Germany legend Michael Ballack has said he expected the DFB (German Football Association) to show Joachim Löw the door after he oversaw their worst World Cup campaign since 1938.
"I was surprised as well as many other people that he kept his job," Ballack told DW. "For a long time he worked with the team and sometimes you should say that things don't work anymore when you're so long with a certain team.
"As an outsider, I wished for German football that Löw had gone out on top, because when you have talented players you shouldn't talk about other things, which was the case before the World Cup."
The former Germany captain, who won 98 caps during a distinguished 11-year international career, believes the DFB's decisions have not been properly examined and that the organization needs reform to increase accountability.
"You must pay attention to the result you achieved," Ballack, 42, said. "The World Cup was a huge disappointment and there were reasons for that. You should analyze it, really, and not just say 'we will analyze that' when you have already made the decision to keep the coach. That's not a real analysis.
"There should not just be one person who is making these decisions. There should be more people in the German federation and a better structure," Ballack said. "I think they can improve this for sure. But this has nothing to do with the performance on the pitch. That's an excuse for players sometimes, but we shouldn't forget these things.
For Ballack, Germany's struggles in Russia and beyond are a mental issue rather than a decline in the team's ability. He believes that only the players can explain why they were so poor in Russia, with many of the 23 having been part of the team that won the tournament four years earlier.
"It was a kind of mentality issue, because the quality doesn't drop down so much in four years that you can't challenge or you can't advance past the first round. So of course it was a mental thing," Ballack said.
"What was the problem? The hunger, the desire, the fighting spirit, there was much speculation. The only true answer can be provided by the players themselves."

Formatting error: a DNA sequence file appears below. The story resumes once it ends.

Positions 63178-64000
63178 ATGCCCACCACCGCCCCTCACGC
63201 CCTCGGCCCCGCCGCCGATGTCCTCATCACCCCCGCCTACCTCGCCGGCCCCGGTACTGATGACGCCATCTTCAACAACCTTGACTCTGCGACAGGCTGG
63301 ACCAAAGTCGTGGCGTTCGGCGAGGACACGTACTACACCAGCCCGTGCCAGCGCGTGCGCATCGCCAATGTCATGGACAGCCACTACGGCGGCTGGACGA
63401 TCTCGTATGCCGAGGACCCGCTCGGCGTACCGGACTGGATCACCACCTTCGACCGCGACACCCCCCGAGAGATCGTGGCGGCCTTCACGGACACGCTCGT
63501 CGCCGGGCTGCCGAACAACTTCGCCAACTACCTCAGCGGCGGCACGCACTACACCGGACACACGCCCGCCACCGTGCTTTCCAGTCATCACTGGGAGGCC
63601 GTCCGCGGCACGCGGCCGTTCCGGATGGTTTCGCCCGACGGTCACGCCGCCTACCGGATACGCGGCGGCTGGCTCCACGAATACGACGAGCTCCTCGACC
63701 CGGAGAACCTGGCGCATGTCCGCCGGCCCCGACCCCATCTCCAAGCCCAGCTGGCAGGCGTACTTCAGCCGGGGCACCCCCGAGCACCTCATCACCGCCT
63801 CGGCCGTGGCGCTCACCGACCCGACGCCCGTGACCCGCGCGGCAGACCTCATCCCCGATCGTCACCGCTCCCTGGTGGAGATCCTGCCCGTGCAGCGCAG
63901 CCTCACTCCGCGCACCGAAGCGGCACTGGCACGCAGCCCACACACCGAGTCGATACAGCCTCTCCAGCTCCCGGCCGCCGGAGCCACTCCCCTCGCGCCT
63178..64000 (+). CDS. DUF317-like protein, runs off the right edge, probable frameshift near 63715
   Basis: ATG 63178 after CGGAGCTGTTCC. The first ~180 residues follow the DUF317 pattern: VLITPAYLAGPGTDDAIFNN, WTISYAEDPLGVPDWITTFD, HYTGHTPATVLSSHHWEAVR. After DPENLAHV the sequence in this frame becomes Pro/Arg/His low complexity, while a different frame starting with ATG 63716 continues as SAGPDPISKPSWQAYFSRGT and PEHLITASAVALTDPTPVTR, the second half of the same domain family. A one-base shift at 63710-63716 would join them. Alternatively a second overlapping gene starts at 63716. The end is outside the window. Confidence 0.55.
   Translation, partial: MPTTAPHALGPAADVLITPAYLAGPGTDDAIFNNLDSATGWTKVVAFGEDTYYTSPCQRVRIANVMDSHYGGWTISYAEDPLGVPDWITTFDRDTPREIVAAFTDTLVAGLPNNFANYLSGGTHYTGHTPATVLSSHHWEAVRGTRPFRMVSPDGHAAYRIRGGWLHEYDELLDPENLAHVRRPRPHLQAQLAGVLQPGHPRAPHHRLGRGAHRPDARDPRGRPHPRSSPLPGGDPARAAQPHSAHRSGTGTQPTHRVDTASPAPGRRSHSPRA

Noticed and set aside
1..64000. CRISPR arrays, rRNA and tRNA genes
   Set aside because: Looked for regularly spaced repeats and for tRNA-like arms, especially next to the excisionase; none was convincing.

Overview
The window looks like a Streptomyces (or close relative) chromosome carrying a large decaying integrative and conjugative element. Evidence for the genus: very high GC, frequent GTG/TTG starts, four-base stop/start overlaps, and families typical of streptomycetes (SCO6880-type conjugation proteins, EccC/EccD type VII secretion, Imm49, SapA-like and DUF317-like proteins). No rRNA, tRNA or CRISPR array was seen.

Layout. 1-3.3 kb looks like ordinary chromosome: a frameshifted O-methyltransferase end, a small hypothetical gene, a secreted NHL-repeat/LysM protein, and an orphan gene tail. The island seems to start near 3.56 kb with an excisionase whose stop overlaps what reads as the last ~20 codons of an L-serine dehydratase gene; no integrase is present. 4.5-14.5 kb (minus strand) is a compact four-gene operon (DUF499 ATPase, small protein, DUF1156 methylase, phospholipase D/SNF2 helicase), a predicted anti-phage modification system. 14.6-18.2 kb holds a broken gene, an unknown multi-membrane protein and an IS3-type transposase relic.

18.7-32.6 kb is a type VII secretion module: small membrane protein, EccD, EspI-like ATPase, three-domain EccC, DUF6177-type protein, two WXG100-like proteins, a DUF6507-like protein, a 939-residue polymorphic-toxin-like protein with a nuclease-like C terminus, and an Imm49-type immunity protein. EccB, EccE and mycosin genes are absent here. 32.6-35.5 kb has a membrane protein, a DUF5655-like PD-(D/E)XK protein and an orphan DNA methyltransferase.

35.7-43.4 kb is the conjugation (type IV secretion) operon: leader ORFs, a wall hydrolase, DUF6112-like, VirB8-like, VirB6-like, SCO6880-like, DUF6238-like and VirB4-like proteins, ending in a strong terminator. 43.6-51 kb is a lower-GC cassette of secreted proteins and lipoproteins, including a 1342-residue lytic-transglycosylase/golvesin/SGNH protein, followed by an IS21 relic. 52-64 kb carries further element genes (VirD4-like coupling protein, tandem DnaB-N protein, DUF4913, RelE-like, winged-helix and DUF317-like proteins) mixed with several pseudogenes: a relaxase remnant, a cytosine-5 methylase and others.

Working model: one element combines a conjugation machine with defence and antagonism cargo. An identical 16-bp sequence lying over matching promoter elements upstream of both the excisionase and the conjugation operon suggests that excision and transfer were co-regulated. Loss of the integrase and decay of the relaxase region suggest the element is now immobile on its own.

Ballack didn't criticize Löw for sticking with the core of players that won Germany the World Cup in 2014, saying it was "completely normal" to keep the faith in those circumstances. But he added that Löw must still answer for his decisions and that he should have been "professional enough" to make the right decision on his future.
"It was obviously the case that some of them were not at that level. And you could see it before that one or more positions were doubtful or questionable... that's why there are people who are responsible for judging whether he is still the right guy.
'No one needed' Özil-Erdogan affair
The "issues" and "speculation" Ballack referred to revolve mainly around the Mesut Özil and Recep Tayyip Erdogan affair. Özil cited "racism and disrespect" as he quit international football after the World Cup, following the fallout from his meeting with the Turkish president before the tournament. Ballack said "no one needed" that and it didn't help the team.
"There was an issue that was... yeah, no one needs that before the World Cup and no one needs that in general, that discussion. He (Özil) made the decision he did, we have to accept it and the German national team has to move forward.
"We know in football that sometimes things move quickly, and he should be focused on Arsenal now, on his football, he should be happy again when he's on the pitch. Because that's what footballers should do, make headlines on the pitch, not off it.
Despite his criticism of Löw and the DFB, Ballack said he remained positive about the future, and drew confidence from Germany's goalless draw in Munich last month against a French team whose faith in young players was rewarded with the World Cup. The former Bayer Leverkusen, Bayern Munich and Chelsea midfielder says Germany must also put their faith in what he described as Germany's "golden youth."
"I'm positive [about the future] because I see really good players who are comparable with the French. France did a really good job in the recent years with the way they play and the kind of players they have, so that's something we could look at.
"Even if we were really good for eight years before becoming world champions, you must still ask yourself [questions] every day in football, because football moves really quickly. We shouldn't lose the advantage we had in previous years just because we think we are good.
"We must pay attention to the youth and have an idea, and put the best people in [charge of] the youth, because that's the gold we have. If we put the quality in the youth then you have a good chance of bringing more talents through."Michael Da Silva (London)